Review from a Transgressive Fiction Fan
This is such an amazing story and I would definitely recommend it to anyone who is a fan of the movie, or dark stories full of many characters. I’m sad that I discovered the existence of this story after watching the movie, but it’s still amazing. For those who don’t speak Scottish slang daily, there is a helpful guide in the back that has saved me numerous occasions while reading this story.
“Insightful” Review from a Mainstream Reader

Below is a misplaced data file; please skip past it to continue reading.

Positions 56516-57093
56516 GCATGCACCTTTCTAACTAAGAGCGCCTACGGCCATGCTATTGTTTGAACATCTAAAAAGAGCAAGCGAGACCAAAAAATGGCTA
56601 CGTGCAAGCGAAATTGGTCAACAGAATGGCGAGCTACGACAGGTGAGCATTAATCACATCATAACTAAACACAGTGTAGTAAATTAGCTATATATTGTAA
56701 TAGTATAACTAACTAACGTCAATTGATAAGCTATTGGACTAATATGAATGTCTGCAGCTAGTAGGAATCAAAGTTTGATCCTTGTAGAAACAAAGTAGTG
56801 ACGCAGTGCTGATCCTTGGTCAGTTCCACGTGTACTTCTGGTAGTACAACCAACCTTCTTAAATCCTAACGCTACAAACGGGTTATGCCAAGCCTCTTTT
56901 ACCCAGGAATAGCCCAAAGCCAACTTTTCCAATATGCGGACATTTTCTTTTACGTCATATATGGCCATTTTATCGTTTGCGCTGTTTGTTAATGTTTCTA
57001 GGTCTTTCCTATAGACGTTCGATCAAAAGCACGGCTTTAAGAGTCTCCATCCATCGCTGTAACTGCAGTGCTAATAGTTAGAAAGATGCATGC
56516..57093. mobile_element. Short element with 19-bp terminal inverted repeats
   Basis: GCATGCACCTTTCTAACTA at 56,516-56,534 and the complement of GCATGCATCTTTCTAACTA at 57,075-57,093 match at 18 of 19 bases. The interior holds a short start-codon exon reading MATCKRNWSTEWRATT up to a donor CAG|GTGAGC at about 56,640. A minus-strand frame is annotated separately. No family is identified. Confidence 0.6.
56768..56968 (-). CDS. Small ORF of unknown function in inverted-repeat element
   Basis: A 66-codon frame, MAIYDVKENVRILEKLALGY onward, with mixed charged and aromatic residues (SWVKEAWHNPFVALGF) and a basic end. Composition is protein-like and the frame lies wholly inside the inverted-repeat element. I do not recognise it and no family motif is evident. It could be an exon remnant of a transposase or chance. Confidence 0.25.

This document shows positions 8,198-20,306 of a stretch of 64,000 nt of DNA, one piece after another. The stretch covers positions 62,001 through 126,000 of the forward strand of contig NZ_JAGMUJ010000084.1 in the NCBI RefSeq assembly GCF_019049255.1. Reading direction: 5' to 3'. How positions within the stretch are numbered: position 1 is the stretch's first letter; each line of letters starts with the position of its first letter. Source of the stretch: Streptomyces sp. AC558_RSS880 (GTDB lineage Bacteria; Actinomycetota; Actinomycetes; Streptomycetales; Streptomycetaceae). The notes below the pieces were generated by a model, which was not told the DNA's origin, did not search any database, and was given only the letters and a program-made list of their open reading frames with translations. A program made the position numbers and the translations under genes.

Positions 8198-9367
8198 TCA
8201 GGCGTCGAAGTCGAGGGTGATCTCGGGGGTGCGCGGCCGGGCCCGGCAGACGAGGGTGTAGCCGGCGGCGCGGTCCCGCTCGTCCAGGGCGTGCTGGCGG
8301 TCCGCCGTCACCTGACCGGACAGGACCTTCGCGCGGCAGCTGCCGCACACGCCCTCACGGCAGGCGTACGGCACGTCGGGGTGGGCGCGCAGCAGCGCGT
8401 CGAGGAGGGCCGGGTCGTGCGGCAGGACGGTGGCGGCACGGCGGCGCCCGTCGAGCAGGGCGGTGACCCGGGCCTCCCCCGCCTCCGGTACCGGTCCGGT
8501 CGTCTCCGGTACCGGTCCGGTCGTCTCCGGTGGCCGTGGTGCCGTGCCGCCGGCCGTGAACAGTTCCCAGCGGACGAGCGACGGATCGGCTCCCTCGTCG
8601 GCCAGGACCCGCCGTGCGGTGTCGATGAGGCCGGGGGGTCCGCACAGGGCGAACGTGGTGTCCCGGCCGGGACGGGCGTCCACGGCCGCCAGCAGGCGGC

This book was completely asinine, shallow, self-absorbed, contrived, and just about everything else that seems to be wrong with modern novels. Though Welsh has some impressive technical skills (truly getting inside his character’s heads is probably his strongest) this alone does not an artist make. Welsh is no novelist, and perhaps this work would have been better served if it had been chopped up into short stories. There are long stretches in this novel in which nothing, absolutely nothing happens, during which one wonders whether this is his idea of “realism” or if he just didn’t know exactly what to do with 300+ pages to work with. Furthermore, even those scenes in which “something happens” do not serve to reveal anything to the reader about truth, life, and the other things that art, at its best, should give us. The only thing Welsh seems capable of telling us is “these people do herion cause they don’t have anything better to do.” Well, fine—but I don’t really want to spend 350 pages reading about something that I could have told you by page 1. On top of that, Welsh’s “humor” is of the most trite and predictable varitety. I suppose this is probably the perfect book for the masses illiterati out there who’s idea of art is something which merely serves to validate their own self-absorbed existence, rather than expand and enrich it; but for those readers out there who demand something more–do yourself a favor and find a better book.